When the first earthquake rocked Nepal, millions of Canadians were heartbroken by what they witnessed on their screens. It seemed nearly impossible to believe that such a poor, tiny, gentle country could sustain such cruel loss of life and livelihood.
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Life in Nepal is nowhere near returning to normal, and will not be for many years to come. If your house and place of business had crumbled to the ground, and you were sleeping under a tent in the local park, croissants and gasoline wouldn't mean much -- especially if your children were coping with emotional distress like the children in Nepal.
The unique nature of children's needs is just one thing to consider during a huge emergency response like this one whether you're on the ground in the rubble, or at home in Canada, considering ways to help. Here are five other things to remember when you respond to overseas tragedies.
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Without proper nutrition, many children don't make their 5th birthday. When Canada formed the Micronutrient Initiative more than 20 years ago, it highlighted the silent crisis of "hidden hunger" -- when people don't get the vitamins and minerals in their diets they need to stay alive and healthy.
Canada can lead other UNGA members to contribute robustly to the new blueprint for child health past 2015. Since 2010, our country has been a consistent and inspirational champion for child and maternal health, helping to drive down global child mortality rates. Simple, high-impact solutions include vitamins, immunizations, iron supplements, and clean water.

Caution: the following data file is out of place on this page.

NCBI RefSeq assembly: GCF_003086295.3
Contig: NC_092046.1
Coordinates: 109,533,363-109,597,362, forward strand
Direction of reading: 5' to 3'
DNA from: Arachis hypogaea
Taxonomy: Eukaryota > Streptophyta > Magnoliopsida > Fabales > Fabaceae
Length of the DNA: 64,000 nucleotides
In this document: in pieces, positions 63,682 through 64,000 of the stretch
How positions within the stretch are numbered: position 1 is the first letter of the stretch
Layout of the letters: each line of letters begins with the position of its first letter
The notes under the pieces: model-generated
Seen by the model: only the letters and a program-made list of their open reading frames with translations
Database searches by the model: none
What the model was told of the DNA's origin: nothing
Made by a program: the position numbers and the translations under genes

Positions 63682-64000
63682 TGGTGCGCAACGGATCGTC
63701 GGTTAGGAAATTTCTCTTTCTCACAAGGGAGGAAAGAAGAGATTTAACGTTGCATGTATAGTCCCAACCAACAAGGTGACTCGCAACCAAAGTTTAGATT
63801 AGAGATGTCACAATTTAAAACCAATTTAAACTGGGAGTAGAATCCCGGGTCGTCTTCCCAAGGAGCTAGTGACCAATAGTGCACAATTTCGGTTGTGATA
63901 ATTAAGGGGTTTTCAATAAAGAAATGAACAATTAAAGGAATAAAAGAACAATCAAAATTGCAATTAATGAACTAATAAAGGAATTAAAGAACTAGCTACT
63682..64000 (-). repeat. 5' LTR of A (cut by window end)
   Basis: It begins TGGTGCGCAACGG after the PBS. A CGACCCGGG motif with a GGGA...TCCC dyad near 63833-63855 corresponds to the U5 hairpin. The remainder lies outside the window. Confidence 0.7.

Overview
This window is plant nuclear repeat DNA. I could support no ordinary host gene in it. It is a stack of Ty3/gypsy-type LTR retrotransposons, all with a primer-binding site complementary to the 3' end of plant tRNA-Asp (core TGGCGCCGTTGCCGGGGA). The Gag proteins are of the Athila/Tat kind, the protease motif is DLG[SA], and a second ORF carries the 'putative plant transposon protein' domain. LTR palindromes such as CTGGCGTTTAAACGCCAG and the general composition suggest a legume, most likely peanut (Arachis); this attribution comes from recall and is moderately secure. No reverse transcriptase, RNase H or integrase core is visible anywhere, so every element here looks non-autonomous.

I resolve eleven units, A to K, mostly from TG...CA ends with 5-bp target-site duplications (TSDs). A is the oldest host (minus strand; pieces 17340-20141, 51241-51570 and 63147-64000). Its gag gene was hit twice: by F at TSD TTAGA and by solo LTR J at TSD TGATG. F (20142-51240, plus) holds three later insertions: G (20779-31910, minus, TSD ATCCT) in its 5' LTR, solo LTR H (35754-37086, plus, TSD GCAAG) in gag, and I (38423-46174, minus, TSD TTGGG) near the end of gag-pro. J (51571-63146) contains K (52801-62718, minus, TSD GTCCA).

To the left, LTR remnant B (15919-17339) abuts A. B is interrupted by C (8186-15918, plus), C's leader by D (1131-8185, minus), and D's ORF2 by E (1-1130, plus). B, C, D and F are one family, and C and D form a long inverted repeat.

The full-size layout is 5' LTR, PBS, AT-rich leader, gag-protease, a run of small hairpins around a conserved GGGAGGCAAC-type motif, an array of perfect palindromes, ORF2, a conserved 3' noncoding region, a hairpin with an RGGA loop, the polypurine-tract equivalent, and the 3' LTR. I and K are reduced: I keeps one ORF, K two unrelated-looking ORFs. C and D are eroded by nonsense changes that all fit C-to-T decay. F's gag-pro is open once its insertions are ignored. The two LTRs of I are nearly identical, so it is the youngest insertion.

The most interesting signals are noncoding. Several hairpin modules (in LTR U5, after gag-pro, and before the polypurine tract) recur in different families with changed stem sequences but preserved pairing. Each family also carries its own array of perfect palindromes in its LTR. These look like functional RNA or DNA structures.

Miguelina Martizez was so afraid of her husband that she'd gone to the country's courts 18 times to ask for a restraining order. In desperation, she even made a video and posted it on YouTube. But the justice system in the DR is slow to protect women, often tragically so. It failed the 31-year-old mother and her four young children, and her husband stabbed her more than two dozen times.
When I first heard about the dismantling of the Canadian International Development Agency in the government's recent budget, I was rather dismayed. Nonetheless, upon delving into the issue further, it became clear that my initial reaction was quite misguided. International aid from Canada is not coming to an end; the budget has merely initiated the merging of CIDA with the Department of Foreign Affairs. The aim is not to slash aid, but rather to have a more synergized approach to its deliverance in developing countries. The merger of CIDA with DFAIT ensures the money our government spends internationally will be more focused, effective and better reflect and preserve the national interests of Canada.
While Don Cherry's comments about the amount of money spent on international aid to Haiti provoked much gnashing of teeth in the international development community, he does raise a pretty pertinent question: What is the value of Canada's contribution to international aid and development?
A real commitment to aid effectiveness would mean empowering CIDA staff to do the jobs they have been hired to do: provide unbiased information from which development programs and policies can be crafted. In the spirit of public service, proper decisions need to be constructed through discussion.
For well over a decade CIDA has been pushed from pillar to post, reeling from the constant shifting of priorities and reductions in funding. Quietly, and with sadness, the agency has watched many of its key personnel leave in favour of more imaginative posts in the United Nations or the NGO field.
A few months after the earthquake, physiotherapist Mike Landry returned to Haiti to check back in on his patients and help them return home. To this day, rubble still covers the streets of Haiti and it is shocking to see. For someone with mobility issues, it is very difficult to get around.
Those in the Horn of Africa who are in the midst of a famine are facing hunger and malnutrition on a scale few of us can comprehend. Even so, I've been dismayed by web-chatter to the effect of, "How long can we be expected to keep feeding these Africans who don't seem to be able to fend for themselves?"